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Current position of the SSV Corwith Cramer. Click on the vessel to view position history. Use the tools, top right, to change the map style or view data layers.

SEA Currents: SSV Corwith Cramer

Brittney, Alexa, Emma, and Daniel, B Watch, Penn State
Penn State at SEA

This afternoon we continued sailing through the Virgin Passage as we passed St. Croix, St. Thomas, and St. John. It was a hot 80 degree day with light wind and we were finally able to put up an additional two sails, the fisherman and the jib topsail. Two playful dolphins passed the ship twice throughout the day that circled the ship.

Categories: Corwith Cramer, • Topics: c276a  sailing  life at sea  megafauna • (0) CommentsPermalink
SEA Semester

Zoya Buckmire, of St. George’s University in Grenada, talks commpleting her final academic assignments and Caribbnean Reef Expedition’s conclusion in San Juan, Puerto Rico.

Kasey Jones, A Watch, Penn State
Penn State at SEA

It was a bright and beautiful day in paradise today! Off in the distance, the island of Culebra was appearing in the distance through fog. If the plan works accordingly, Culebra is our snorkeling stop for a bit of fun exploring in the Caribbean waters…fingers crossed!

Categories: Corwith Cramer, • Topics: c276a  life at sea  research  celestial navigation • (4) CommentsPermalink
Carlos and Sean, C watch, Penn State
Penn State at SEA

After a long night of watch with varying weathers, people woke up to the sound of the infamous triangle that Grady plays to mark that breakfast is served. Some managed to wake up for pancakes and sausages while others had dreams that can only occur when on the high seas. Once people finished eating and managed to wake up, they went topside to a chill breeze that made it pleasant to stay on deck. Some people focused on work, others worked on their journals, and some caught a glimpse of flying fish alongside the ship’s hull.

Categories: Corwith Cramer, • Topics: c276a  life at sea  sailing  science • (0) CommentsPermalink
Tyler, Quinn and Ed, B Watch, Penn State
Penn State at SEA

We made it through our first night aboard the SSV Corwith Cramer. We were all assigned an hour for anchor watch throughout the night. Anchor watch consists of making sure our position in the San Juan harbor did not move.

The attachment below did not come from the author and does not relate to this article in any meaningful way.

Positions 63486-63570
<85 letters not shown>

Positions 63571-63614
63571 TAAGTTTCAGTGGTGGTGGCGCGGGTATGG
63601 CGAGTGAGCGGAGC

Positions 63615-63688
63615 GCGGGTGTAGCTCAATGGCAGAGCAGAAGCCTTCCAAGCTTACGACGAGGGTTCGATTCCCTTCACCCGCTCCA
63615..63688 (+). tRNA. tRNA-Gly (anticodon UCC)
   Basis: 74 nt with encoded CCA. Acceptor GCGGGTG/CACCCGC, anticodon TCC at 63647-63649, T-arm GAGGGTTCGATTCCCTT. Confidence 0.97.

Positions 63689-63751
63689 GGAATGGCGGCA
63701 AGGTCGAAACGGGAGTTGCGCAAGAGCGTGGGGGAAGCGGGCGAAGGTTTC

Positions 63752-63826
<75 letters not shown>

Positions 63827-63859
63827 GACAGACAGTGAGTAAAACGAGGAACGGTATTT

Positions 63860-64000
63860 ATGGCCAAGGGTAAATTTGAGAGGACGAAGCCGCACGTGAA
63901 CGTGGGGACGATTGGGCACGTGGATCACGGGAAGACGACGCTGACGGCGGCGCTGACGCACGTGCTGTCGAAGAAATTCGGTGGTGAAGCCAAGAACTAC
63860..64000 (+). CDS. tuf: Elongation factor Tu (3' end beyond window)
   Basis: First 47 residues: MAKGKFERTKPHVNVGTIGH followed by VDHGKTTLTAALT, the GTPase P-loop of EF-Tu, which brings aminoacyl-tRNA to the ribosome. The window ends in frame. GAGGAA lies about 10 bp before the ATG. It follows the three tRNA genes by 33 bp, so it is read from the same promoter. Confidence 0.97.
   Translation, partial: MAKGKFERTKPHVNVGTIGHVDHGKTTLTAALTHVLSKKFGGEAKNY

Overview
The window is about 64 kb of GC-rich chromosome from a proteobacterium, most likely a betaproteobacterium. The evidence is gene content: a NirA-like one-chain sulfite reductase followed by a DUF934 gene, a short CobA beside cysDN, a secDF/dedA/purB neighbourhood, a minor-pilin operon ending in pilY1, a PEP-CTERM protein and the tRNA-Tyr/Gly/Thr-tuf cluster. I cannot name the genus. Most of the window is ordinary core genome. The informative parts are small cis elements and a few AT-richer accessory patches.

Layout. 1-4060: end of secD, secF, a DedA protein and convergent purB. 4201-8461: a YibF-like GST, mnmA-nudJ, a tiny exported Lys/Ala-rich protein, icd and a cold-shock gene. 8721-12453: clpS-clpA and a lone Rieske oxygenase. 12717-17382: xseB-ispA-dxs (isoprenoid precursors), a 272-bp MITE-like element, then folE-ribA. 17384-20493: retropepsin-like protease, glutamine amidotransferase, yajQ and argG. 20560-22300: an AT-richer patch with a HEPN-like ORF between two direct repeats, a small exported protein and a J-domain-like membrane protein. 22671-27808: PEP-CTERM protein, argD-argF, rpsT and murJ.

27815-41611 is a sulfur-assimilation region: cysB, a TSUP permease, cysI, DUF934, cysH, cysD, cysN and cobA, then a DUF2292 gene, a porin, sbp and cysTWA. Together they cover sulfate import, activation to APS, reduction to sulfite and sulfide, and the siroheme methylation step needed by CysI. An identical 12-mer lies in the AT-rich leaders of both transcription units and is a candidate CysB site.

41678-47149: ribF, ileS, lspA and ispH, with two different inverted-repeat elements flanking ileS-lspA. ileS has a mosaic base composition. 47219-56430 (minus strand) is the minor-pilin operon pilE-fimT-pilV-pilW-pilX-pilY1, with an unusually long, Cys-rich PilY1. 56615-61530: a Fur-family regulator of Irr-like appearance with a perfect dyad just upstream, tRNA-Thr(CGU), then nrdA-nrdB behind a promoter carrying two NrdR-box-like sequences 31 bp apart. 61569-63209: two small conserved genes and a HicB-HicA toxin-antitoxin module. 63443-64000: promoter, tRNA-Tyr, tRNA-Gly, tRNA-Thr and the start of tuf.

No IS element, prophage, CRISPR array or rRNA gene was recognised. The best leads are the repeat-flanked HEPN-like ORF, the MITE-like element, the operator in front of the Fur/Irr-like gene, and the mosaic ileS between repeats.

Categories: Corwith Cramer, • Topics: c276a  life at sea  sailing • (0) CommentsPermalink
Audrey Meyer, Chief Scientist, SEA
Penn State at SEA

Welcome to the SEA Penn State program blog! I am happy to report that all 24 Penn State participants (22 students, their professor Monica Medina, and TA Aki Ohdera) safely arrived in San Juan and boarded the Corwith Cramer at 1100 this morning.  After a quick muster on the quarterdeck for introductions, we transited the ship to a nearby anchorage in San Juan Harbor, blissfully leaving the noisy harbor behind. Orientation to the ship began almost immediately after anchoring and an All-Hands lunch.

Categories: Corwith Cramer, • Topics: c276a  port stops  caribbean. • (0) CommentsPermalink
SEA Semester

Gretchen Beehler, of Purdue University, describes snorkeling the coral reefs around Barbuda as part of SEA Semester’s Caribbean Reef Expedition.

Chris Nolan, Captain
Caribbean Reef Expedition

The crew of the Corwith Cramer has arrived in San Juan to mark the end of SEA Semester’s first Caribbean Reef Expedition program.  All hands had a great time snorkeling and sailing in the waters of Grenada, St. Vincent, Montserrat, Antigua, Barbuda, and the USA. 



Gretchen Beehler, C-watch, Purdue University
Caribbean Reef Expedition

We have spent the last couple of days sailing our way to Puerto Rico. Last night was our last dawn watch for C-watch and the last watch we will ever have on this boat L. Dawn watch is always difficult but we kept ourselves awake with puppy chow and just making each other laugh. After six hours of making up songs and just being loopy, all our dreams came true when at 0640 a bunch of dolphins came to play in our ship’s wake!



Ryan Betters, C Watch, Grinnell College
Caribbean Reef Expedition

“Wire ready!” I shout as I stand by the hydrowinch and prepare to lower two pantyhose stuffed with decorated Styrofoam cups into the ocean. It may not sound like it, but our last science deployment of the voyage is quite an emotional event. Students and crew alike spent the last day adorning their own cups with depictions of various sea creatures, coral reefs, beautiful Caribbean sunsets, and treasured memories from our journey

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